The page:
Key Issues

Decent hours and earnings

Current situation: Many Dunnes Stores workers are on flexi-hour contracts and face low and insecure working hours and unpredictable working schedules which can often vary between 15-35 hours from week to week. This uncertainty of hours and earnings makes it extremely difficult for workers to earn a living wage. The situation also denies workers the opportunity to work a second job or even to qualify for social welfare supports. Workers also claim that insecurity over hours and scheduling is used as a method of control and discipline over workers.

What we want: Banded hour contracts that provide decent and secure hours and earnings similar to other major retailers like Tesco, Supervalu, and Penneys. Banded hours contracts (20-25 hours, 25-30 hours, 30-35 hours, etc.) provide greater certainty and security of hours as an employer may not drop workers below the lowest number in their band without agreement.

Job Security

Current situation: There is widespread use of fixed term and temporary contracts within Dunnes Stores. In many instances, workers’ initially get 3-month contracts followed by 6-month contracts. Many are then let go without explanation and replaced by others on similar short-term contracts. Consequently the available hours are being deliberately directed away from established members of staff.

What we want: Permanent contracts with standard probation periods. Temporary or fixed contracts should only be used for agreed periods to cover specific events such as seasonal trading demands Christmas and planned absence or leave.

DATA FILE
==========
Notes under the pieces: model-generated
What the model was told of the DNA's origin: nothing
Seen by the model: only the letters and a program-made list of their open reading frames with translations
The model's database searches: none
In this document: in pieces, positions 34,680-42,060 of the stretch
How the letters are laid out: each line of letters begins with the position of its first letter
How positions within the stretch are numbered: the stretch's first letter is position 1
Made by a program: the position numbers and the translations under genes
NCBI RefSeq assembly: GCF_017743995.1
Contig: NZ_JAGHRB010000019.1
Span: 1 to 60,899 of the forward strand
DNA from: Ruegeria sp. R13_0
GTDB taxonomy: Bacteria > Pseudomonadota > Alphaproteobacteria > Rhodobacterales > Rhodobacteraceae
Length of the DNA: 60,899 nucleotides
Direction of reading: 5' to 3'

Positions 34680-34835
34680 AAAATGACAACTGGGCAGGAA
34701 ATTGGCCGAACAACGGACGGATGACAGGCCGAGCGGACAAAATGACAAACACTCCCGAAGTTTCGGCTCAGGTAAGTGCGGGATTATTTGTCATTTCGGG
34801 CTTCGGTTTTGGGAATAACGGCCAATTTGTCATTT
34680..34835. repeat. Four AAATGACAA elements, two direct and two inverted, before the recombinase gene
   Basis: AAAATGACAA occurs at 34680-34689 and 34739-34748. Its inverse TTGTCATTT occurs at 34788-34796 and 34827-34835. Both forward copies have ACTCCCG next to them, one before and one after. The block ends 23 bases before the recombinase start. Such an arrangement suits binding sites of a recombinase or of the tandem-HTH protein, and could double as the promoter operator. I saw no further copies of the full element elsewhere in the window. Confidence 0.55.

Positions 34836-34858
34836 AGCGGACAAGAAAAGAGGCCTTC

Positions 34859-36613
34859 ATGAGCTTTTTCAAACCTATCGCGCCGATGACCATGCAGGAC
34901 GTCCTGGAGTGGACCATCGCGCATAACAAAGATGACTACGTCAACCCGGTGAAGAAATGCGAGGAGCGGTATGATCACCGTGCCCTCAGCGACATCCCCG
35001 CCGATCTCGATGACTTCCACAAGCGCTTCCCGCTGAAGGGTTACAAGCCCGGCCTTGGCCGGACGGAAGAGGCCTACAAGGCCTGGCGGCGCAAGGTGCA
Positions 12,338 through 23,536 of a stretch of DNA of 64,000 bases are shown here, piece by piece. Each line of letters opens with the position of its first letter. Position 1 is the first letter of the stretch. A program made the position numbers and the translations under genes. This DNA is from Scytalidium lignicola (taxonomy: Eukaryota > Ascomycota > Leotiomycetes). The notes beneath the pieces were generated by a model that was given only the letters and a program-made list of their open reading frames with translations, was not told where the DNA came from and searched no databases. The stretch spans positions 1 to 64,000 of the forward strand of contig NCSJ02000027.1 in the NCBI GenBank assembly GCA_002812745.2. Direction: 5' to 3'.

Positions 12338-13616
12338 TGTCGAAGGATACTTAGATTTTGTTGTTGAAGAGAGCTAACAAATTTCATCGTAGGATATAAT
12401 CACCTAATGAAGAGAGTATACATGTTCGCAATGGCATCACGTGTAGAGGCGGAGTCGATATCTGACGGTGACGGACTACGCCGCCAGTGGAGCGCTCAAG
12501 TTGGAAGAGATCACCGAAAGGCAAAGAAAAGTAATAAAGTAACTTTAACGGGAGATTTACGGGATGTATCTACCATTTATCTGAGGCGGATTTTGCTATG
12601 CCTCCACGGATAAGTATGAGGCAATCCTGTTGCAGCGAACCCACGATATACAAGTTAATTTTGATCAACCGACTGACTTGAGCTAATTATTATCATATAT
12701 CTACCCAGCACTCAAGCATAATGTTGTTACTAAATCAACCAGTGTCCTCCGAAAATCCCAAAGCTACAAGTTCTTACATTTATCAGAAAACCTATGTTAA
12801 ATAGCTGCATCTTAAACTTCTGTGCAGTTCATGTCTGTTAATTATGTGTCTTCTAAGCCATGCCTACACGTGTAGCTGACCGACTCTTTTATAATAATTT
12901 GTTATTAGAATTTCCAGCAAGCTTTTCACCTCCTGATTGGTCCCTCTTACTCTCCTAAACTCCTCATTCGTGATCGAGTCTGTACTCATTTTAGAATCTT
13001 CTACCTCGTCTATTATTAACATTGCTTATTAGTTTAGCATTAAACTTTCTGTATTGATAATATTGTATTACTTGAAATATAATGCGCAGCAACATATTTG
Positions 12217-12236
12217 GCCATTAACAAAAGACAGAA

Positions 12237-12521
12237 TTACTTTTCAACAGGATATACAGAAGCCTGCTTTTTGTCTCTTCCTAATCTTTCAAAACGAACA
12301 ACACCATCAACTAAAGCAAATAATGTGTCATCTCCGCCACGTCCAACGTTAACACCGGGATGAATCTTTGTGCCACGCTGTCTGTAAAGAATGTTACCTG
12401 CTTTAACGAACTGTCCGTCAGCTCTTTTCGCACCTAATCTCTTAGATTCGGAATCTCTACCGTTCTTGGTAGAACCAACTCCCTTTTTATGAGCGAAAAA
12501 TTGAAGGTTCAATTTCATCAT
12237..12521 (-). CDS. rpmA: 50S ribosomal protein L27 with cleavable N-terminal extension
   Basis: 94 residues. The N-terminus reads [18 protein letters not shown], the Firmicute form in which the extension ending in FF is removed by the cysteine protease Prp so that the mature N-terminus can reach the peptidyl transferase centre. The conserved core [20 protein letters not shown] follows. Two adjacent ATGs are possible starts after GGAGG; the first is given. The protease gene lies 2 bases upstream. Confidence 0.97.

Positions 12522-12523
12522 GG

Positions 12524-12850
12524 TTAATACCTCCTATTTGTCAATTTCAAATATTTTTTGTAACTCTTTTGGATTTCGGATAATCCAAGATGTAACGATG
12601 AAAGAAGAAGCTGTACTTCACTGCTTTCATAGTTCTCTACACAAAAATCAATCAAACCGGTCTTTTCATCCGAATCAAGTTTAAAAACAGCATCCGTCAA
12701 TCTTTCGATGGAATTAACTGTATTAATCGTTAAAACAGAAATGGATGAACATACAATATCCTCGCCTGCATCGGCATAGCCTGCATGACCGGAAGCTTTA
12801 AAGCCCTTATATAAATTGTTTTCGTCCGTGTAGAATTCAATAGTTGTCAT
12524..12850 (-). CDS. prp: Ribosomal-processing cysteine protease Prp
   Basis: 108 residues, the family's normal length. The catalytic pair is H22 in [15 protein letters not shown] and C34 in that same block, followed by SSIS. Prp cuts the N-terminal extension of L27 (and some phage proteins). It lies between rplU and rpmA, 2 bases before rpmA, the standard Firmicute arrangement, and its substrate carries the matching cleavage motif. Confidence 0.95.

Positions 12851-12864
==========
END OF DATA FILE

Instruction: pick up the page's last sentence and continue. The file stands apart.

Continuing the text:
Fair Pay

Current situation: There are at least three pay scales in existence in Dunnes Stores. Many workers are on low rates of pay and coupled with the flexible hours, do not have access to a ‘living wage’. In 2013 Mandate fought and won a 3% pay rise for Dunnes Stores workers.

What we want: A 3% pay rise for 2014 and transparent agreed pay scales.

Representation and Right to Dignity at Work

Current situation: Mandate Trade Union and Dunnes Stores management signed a collective agreement in 1996. Dunnes Stores have since ignored this agreement and workers are frequently denied individual and collective representation. Dunnes Stores’s main competitors in both the grocery (Tesco and Supervalu) and the drapery (Penneys and Marks & Spencer) retail industries respect the right of their workers to be represented by a trade union of their choice.

What we want: Dunnes Stores to implement the terms of the 1996 agreement with immediate effect and to recognise and respect the right of workers be represented by a trade union of their choice at both an individual and a collective level.